Remove power from the circuit. Disconnect at least one end of the component to be measured. Connect the ohmmeter across the component whose resistance is to be measured.

The range control on analog ohmmeters is called a multiplier. The positional values are R × 1, R × 10, R × 100, R × 1k, and so on. You should select a range that produces a pointer deflection on the expanded (right-hand) half of the meter scales. Pointer deflections on the compressed (left-hand) side are difficult to interpret since the numbers are so close together; the scale is nonlinear. The actual resistance value is determined by multiplying the value indicated on the scale by the value of the multiplier dial. If, for example, the pointer indicates 5.6 and the multiplier is set for R × 1k, then the actual resistance being measured is 5.6 × 1k or 5.6 kΩ. The range switch on digital ohmmeters simply sets the highest resistance that can be measured in a particular position. The resistance is displayed directly and requires no mental arithmetic. You should choose the lowest resistance range that still allows the measurement to be taken.

Open

– + – +

+

Figure 3-53. At least one end of the measured component must be disconnected to measure resistance.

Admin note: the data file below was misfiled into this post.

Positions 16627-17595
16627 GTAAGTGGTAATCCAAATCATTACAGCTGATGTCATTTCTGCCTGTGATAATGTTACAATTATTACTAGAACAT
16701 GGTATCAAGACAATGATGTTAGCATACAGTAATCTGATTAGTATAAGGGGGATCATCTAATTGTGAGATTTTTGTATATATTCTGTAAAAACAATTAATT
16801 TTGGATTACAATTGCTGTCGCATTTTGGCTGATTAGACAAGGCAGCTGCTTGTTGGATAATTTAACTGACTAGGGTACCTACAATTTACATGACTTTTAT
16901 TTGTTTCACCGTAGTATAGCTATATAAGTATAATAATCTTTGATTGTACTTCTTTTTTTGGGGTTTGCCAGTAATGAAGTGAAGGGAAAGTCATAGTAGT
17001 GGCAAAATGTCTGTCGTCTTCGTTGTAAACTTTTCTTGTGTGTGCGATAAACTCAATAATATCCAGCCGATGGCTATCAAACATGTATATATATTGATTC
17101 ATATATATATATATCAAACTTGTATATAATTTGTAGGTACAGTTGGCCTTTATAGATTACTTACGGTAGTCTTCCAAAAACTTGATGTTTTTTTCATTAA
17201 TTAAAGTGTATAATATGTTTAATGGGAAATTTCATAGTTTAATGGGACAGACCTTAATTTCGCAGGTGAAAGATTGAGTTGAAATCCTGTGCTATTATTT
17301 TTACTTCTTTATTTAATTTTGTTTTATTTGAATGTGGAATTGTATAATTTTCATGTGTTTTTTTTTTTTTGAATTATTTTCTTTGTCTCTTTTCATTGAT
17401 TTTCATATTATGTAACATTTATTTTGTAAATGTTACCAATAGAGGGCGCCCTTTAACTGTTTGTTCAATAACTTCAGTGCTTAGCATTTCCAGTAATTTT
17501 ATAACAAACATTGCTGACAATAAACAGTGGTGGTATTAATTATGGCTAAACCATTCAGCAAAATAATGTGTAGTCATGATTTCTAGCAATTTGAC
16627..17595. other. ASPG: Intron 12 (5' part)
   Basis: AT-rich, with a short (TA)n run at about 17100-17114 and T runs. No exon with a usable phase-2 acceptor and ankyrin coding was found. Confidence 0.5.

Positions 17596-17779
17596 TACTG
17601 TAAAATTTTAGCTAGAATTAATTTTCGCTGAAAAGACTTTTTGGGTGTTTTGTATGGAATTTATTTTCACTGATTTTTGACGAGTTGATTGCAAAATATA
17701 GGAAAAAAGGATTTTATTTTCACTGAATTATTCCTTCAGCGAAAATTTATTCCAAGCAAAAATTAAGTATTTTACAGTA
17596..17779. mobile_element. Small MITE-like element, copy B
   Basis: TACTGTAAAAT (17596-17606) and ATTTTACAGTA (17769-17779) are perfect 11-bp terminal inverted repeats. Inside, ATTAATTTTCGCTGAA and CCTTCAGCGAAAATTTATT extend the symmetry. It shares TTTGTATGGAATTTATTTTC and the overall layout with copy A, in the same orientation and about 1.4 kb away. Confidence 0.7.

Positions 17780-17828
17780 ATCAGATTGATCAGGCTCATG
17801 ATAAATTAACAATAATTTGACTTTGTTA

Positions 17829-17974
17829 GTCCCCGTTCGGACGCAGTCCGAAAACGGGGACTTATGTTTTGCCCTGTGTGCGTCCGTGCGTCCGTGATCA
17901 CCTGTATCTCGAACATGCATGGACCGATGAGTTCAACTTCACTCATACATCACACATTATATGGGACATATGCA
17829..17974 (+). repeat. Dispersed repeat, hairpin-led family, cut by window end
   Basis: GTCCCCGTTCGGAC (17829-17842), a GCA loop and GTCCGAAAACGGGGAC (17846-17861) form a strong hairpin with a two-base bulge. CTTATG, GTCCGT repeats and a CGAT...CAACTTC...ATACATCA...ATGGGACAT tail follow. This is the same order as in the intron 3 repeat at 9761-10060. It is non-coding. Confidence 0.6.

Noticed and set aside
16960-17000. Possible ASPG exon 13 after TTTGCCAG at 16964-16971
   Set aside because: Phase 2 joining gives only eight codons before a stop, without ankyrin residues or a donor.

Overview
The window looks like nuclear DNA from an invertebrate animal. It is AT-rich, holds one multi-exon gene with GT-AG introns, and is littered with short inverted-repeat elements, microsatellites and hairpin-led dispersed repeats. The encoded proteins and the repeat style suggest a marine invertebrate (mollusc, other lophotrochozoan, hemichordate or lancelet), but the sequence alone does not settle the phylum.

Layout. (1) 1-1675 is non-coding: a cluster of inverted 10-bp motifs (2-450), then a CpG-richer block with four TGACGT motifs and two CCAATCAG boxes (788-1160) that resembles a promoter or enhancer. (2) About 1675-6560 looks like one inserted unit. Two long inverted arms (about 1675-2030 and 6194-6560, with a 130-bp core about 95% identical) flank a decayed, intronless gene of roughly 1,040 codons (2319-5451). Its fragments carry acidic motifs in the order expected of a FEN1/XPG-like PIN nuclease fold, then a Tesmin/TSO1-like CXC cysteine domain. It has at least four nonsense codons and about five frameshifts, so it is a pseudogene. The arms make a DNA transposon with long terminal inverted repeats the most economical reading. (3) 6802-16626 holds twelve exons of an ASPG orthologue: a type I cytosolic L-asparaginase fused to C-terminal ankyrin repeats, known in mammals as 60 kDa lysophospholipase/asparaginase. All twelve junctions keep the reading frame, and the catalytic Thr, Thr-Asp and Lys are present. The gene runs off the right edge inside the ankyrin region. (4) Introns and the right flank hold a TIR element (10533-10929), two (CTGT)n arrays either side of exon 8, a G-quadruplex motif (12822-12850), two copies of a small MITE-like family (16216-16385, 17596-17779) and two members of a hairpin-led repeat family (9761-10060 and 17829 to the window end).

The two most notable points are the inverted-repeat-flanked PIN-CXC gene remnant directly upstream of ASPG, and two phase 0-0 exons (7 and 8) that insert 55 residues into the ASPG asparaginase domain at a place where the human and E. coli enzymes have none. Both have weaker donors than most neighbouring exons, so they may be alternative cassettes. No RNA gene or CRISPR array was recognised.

Figure 3-53 shows the correct way to measure the resistance of a component. Figure 3-54 shows two common errors that are made when measuring the resistance of a component. In Figure 3-54(a), the technician has forgotten to turn off the power to the circuit. As a minimum, this will produce wrong readings on the ohmmeter. There is also a possibility of damage to the meter. Figure 3-54(b) shows another common error. Here the technician is trying to measure the resistance of a component without removing it from the circuit first.

Electric Circuits

127

While this causes no damage to the meter, it may not measure the correct resistance value. In a later chapter, you will learn that in-circuit resistance checks are a recommended technique, but the technician must compensate for the effects of other components in the circuit. Chapter 9 discusses the operation of an ohmmeter in greater detail.
Disconnect one end of component to measure resistance.

– + – +

May damage ohmmeter
Ω +


– + – +

+

(a)

(b)

Figure 3-54. Two common errors that can be made when measuring resistance.

Exercise Problems 3.4
1. 2. 3.

What is the name of the class of meters that has a scale and pointer to indicate the measured value? What is the abbreviation for volt-ohm-milliammeter? Refer to Figure 3-55. What value is indicated if the meter is set to read dc voltage and is on the 30-V range?
20
4
3

15
5

10
6

6
7

30

4
8

3

50
00

2
9

1K
oo

5

0 10 1

2
10
5
5 2 1

1

15
15 6 3

20
20 8 4

25
25 10 5
+1 D 2 B

0
10
30
3 12 0 6
3

10 4 2
0

0

A D C C

+4 +6

+8

0

+10

A C
V A C

A D C C

Y

0

0 –1 20 –

A M

–4

0

N

TRIPLETT CORPORATION